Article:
Synopses & Reviews
For economic reasons, farmers generally strive to maximize short-term agricultural yield (energy output) through energy subsidies in the form of fertilizers and pesticides. When these subsidies are used inefficiently they result in water and air pollution, soil erosion, extinction of beneficial insects, spread of disease, and disappearance of ground water reservoirs. The key to agricultural sustainability lies in understanding how the whole system - not just the parts - reacts to impacts resulting from energy subsidies. Because of the pollution (wasted energy) from excessive subsidies, and the increasing scarcity and cost of non-renewable energy subsidies, the most critical ecosystem property that affects sustainability is energy use efficiency, that is, energy output (yield) per unit energy input (subsidy). Increasing the energy use efficiency in agriculture may cause a decrease in gross energy output, but it results in greater net energy output. Any decline in yield from increasing energy efficiency is compensated for by decreased costs of energy inputs and pollution clean-up costs. The net result is greater long-term profit and greater agricultural sustainability. The holistic approach to agricultural sustainability points the way toward techniques to manage farms more sustainably. It shows how substituting the services of nature - from nitrogen fixation to natural pest controls - for petroleum-based subsidies can help to achieve greater energy use efficiency. Framing solutions to agricultural problems in terms of ecosystem properties, and how solutions based on such an understanding have worked in the American South, are the basis for this book. While the focus is on this region, lessons learned from the Southern experience can be applied worldwide, thus providing alternatives to unsustainable practices. Concepts are reinforced by numerous case studies, applied tools, and examples.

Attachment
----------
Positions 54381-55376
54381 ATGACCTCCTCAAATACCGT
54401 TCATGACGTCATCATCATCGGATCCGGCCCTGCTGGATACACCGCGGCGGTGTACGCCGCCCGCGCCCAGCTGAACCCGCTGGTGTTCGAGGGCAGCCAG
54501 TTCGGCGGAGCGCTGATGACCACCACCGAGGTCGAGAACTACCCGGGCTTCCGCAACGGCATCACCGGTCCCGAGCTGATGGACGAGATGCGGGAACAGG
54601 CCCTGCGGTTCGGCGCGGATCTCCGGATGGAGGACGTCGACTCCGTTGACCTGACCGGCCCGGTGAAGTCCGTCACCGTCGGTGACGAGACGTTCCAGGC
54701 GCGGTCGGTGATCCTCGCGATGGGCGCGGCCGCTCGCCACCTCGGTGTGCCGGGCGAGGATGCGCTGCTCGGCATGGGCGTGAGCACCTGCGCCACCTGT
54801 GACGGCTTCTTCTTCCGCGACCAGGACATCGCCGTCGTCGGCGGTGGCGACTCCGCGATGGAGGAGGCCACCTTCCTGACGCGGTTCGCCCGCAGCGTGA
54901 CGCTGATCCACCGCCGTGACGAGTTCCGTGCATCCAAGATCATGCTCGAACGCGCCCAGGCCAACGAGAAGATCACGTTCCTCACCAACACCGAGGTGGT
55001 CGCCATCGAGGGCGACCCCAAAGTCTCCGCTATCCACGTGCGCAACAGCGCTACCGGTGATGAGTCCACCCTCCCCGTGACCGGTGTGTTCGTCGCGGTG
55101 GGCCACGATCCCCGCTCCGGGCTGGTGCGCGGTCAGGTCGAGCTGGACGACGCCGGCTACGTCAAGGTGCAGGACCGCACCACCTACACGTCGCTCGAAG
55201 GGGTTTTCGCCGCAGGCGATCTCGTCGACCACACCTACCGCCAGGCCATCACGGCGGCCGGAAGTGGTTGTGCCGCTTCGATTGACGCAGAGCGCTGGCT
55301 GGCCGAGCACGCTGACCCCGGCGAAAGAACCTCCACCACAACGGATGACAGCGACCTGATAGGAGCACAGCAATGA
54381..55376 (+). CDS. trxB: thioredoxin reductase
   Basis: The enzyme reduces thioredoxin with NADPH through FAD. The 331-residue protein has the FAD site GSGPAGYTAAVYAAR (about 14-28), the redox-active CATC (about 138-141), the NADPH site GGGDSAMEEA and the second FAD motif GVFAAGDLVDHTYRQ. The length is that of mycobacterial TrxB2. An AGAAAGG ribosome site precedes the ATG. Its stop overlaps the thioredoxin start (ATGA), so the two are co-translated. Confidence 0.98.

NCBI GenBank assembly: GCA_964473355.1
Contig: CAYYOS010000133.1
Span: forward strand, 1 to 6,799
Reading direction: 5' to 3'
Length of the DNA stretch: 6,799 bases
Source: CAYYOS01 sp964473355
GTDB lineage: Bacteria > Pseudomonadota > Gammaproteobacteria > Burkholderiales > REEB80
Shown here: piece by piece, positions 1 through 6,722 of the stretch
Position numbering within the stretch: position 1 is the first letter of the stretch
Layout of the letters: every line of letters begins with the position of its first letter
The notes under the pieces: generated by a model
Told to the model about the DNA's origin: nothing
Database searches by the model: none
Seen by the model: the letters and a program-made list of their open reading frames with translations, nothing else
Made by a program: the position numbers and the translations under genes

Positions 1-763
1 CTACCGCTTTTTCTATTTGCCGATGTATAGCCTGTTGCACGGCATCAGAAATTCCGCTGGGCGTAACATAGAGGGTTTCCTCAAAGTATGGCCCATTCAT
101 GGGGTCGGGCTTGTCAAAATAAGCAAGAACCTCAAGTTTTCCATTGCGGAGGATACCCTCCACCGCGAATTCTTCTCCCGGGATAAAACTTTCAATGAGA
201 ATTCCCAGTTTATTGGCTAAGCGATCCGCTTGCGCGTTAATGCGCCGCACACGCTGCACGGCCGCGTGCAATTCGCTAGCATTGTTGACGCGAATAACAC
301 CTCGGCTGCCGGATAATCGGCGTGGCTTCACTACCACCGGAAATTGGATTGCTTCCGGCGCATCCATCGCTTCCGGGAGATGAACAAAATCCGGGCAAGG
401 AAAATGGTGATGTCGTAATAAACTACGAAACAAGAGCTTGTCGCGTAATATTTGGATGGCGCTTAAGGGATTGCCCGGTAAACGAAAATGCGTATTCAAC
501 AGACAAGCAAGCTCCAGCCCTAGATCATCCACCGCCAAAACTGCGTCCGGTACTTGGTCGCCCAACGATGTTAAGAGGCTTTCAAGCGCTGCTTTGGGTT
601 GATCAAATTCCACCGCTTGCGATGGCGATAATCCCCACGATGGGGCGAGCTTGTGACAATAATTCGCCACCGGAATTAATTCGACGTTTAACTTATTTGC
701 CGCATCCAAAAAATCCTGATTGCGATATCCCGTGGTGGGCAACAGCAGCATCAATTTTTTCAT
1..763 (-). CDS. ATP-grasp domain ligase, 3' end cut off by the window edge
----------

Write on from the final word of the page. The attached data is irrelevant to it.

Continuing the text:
Modern industrial agriculture is not sustainable because of its heavy reliance on petroleum, a non-renewable source of the energy used in farming, and because of pollution caused by petroleum products such as fertilizers and pesticides. A systems analysis of farming suggests that agriculture will be more sustainable when services of nature, such as nutrient recycling by soil micro-organisms and natural controls of insects, replace the services now provided by energy from petroleum. Examples are drawn from the Southeastern USA, but lessons learned can be applied worldwide.
This book presents applied tools and practices for sustainable agriculture. It details lessons learned from the Southeastern USA, which can be applied worldwide. All concepts are reinforced by numerous case studies, applied tools, and examples.
Table of Contents
A Systems (Holistic) Approach to Sustainable Agriculture.- A History of Unsustainability in Agriculture.- Political and Economic Challenges to Creating a Sustainable Agriculture.- Energetic Services of